As he prepares for his annual visit to the WEF event in Davos, Switzerland, I caught up with Malcolm Frank, EVP, Strategy and Marketing of Cognizant on what he expects to hear.
I hesitate to even provide a preview of Davos, as such predictions can be wildly wrong, but in doing so I look at A.) what is typically discussed at Davos, and B.) what is in the current zeitgeist and then try to glue those two things together.
Regarding the first, the discussions often focus on the intersection of the economy and the rapid changes in technology. For the past several years that has been the conversation.
There has been tension between those two issues, significant tension. People have been trying to make sense of this weird situation of our current high innovation – low growth economy.
We are in a high innovation market. You just look at what is happening with consumer technologies, and the rapid advances in artificial intelligence and machine learning, and it seems like this is a special time of a real technology renaissance.
Yet, you talk to most economists and they are asking “Where’s the beef?” This is a low growth environment, for by most any measure productivity from technology is not flowing through the economy. You look at what's happening with wages, what's happening with GDP and all around the world (with the exceptions of China and India and some of the emerging markets). When you look at the G7, life was certainly better from an economic perspective from 1960 through 1990 than it has been from 1990 through to today. Wage growth and GDP growth were clearly better in that earlier, pre-computer technology era. For the past several years this tension has been a real point of contention at Davos, of just trying to make sense of this low growth, high innovation economy.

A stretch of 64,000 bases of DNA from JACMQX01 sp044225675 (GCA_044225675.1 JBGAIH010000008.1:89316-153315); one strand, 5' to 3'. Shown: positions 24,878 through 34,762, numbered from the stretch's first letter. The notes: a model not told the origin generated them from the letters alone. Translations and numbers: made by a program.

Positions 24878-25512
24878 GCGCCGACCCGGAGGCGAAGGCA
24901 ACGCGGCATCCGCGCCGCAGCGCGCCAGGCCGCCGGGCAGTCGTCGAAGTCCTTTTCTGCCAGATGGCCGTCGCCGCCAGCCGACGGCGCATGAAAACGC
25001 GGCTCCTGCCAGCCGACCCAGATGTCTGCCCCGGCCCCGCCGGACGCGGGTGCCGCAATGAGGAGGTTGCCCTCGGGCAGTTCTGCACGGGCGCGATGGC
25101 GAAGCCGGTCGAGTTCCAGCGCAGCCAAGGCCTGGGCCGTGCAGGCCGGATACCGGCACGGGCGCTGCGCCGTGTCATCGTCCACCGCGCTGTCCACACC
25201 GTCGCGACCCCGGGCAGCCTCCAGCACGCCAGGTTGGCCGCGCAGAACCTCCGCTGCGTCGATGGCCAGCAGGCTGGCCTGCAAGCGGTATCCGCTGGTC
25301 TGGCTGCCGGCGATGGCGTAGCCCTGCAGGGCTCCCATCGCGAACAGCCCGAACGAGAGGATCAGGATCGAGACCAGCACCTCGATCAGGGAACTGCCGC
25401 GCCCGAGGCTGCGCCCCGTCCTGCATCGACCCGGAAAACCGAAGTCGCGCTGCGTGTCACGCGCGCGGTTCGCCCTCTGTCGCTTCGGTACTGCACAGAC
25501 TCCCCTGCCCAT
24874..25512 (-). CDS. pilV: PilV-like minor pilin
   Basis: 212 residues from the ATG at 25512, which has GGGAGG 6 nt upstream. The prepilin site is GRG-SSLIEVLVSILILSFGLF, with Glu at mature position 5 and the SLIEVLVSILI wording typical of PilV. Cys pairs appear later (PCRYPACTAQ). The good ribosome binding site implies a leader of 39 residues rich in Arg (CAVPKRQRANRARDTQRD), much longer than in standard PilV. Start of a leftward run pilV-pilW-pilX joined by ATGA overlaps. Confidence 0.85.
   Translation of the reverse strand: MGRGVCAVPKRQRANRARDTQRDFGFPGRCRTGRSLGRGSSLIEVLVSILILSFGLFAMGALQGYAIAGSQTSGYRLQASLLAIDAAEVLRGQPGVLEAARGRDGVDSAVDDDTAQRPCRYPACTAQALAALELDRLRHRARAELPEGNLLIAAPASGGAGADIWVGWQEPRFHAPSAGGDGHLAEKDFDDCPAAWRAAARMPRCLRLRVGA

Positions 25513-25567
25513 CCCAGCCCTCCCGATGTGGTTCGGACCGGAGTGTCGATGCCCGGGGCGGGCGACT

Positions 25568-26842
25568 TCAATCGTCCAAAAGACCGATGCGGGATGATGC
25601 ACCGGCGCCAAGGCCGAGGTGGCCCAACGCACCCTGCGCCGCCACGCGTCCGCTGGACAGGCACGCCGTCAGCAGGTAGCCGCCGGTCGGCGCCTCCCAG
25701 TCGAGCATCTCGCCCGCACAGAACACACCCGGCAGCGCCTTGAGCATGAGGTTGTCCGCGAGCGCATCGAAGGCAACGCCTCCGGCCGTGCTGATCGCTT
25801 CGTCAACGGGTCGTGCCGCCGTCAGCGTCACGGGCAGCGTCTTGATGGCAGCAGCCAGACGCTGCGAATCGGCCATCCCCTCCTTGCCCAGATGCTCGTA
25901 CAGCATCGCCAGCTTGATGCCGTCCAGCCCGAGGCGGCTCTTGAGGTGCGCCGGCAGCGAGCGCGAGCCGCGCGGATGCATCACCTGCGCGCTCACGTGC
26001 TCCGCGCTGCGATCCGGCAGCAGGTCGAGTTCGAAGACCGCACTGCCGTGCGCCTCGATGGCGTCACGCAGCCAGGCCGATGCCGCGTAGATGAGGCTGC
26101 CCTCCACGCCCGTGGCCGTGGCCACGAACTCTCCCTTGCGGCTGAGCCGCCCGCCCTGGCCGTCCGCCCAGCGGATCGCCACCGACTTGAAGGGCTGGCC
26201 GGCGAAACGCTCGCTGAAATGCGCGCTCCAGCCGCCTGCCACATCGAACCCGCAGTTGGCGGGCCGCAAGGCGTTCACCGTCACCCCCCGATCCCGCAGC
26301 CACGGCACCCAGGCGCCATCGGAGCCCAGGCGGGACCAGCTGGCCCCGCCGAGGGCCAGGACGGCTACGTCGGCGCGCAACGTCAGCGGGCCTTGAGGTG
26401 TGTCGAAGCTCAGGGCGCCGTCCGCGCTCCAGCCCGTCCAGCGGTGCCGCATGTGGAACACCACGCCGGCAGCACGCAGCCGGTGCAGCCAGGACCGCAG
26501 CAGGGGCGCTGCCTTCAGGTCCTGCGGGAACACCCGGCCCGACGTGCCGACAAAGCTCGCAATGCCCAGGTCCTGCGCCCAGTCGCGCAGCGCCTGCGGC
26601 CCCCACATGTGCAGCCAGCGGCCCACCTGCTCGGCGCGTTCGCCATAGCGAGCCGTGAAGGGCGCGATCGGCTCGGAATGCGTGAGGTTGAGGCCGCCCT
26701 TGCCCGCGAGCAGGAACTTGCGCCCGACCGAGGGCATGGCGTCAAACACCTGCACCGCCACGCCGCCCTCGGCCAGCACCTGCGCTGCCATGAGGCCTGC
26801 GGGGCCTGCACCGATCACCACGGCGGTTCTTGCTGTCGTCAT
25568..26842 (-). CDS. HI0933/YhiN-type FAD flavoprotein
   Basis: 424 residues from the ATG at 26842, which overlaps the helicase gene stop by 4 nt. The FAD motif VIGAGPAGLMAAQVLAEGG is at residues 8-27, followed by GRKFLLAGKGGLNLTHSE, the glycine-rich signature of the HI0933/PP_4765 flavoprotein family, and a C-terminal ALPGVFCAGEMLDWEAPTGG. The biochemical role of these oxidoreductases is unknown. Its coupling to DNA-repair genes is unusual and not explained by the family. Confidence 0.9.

I certainly anticipate discussion on that tension is going to continue as we go into this year's Davos, for those two themes, if anything, have only intensified. There's this recognition that growth is even more difficult to grab at a personal level, company level, industry level or at a national level. At the same time, technology, if anything, is getting more interesting and more exciting. I think that conversation is going to continue.
There is a third element that is, obviously, going to get dialed up because of Brexit and Trump, with politics and what's happening with the rising nationalism and how should CEOs start to think about that.
Everybody is still either reeling from or in awe of (or anything in between) of Trump's victory. However, for more thoughtful minds, they're looking beyond the fear mongering. They're looking beyond how the heck did this guy do this, that Mr. Celebrity Apprentice is suddenly president of the U.S. They are drawing a straight line that goes through Putin, Modi, Erdogan, Brexit and then through Trump and, possibly, through Le Pen in France. There is a broad growth of nationalism, and a pull back from globalism. People, in many corners of the globe, are trying to reestablish their identities whatever those may be, and they are looking for a strong man or woman to assist in that process.
If anything, this political trend is a repudiation of Davos, which has stood for an economically and even socially liberal mindset of globalization, free trade, free association, freedom of ideas. Suddenly barriers are going up. People talk about the wall with Trump. I think he was clever, for he wasn’t only talking about an actual wall on the Rio Grande. He was also speaking metaphorically of building these walls and reestablishing a sense of nationalism. I fully expect that investigating the causes, depths and ramifications of this political trend is going to be a significant theme.
The question then to me is how do those three pieces start to relate? I think it's going to be a fascinating Davos because enough time will have passed between the US Presidential election and the event where these ideas can marinate and people can start to figure out what do we do in this new context ... of the economic, the technological and the political.